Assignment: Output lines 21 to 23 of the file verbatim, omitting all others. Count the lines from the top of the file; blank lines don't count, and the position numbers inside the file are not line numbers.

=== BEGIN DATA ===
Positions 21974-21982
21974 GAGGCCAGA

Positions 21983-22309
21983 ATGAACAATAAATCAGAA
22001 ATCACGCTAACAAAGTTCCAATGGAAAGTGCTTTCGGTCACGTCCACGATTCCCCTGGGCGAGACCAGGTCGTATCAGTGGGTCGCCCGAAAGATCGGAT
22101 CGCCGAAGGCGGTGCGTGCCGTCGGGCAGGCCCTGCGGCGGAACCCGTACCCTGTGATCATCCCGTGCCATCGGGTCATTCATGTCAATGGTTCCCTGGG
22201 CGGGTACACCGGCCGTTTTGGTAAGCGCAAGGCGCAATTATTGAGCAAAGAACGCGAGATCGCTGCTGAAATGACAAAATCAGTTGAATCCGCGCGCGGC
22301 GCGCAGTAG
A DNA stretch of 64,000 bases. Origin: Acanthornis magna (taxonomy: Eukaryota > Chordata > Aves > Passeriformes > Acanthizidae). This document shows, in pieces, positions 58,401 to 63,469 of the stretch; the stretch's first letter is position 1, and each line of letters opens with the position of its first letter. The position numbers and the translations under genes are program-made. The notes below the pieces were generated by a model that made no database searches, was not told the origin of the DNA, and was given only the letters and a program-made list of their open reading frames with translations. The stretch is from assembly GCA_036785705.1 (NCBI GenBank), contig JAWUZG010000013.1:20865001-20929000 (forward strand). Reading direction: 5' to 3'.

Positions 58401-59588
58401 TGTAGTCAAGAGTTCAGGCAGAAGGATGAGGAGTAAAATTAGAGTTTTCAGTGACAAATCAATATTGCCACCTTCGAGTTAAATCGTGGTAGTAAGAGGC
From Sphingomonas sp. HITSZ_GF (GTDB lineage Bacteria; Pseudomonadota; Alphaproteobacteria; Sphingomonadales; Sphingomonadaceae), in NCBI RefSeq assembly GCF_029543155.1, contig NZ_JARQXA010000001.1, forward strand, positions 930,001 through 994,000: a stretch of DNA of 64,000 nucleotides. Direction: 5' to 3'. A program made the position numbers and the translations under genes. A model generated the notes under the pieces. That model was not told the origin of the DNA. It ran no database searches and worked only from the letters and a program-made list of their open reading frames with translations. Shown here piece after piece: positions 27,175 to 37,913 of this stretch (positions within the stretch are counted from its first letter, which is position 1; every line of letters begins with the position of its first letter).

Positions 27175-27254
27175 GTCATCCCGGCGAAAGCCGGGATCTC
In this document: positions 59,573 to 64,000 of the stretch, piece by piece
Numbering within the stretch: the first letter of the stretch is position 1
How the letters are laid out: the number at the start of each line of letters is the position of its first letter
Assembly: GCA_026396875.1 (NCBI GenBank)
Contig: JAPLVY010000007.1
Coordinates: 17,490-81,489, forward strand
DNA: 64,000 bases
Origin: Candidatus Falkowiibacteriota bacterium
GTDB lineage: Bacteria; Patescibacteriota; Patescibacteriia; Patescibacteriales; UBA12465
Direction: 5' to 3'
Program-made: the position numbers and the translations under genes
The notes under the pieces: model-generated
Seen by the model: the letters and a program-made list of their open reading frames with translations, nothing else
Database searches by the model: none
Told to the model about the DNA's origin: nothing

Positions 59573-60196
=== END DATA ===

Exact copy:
DNA: 64,000 bases
Origin: Candidatus Falkowiibacteriota bacterium
GTDB lineage: Bacteria; Patescibacteriota; Patescibacteriia; Patescibacteriales; UBA12465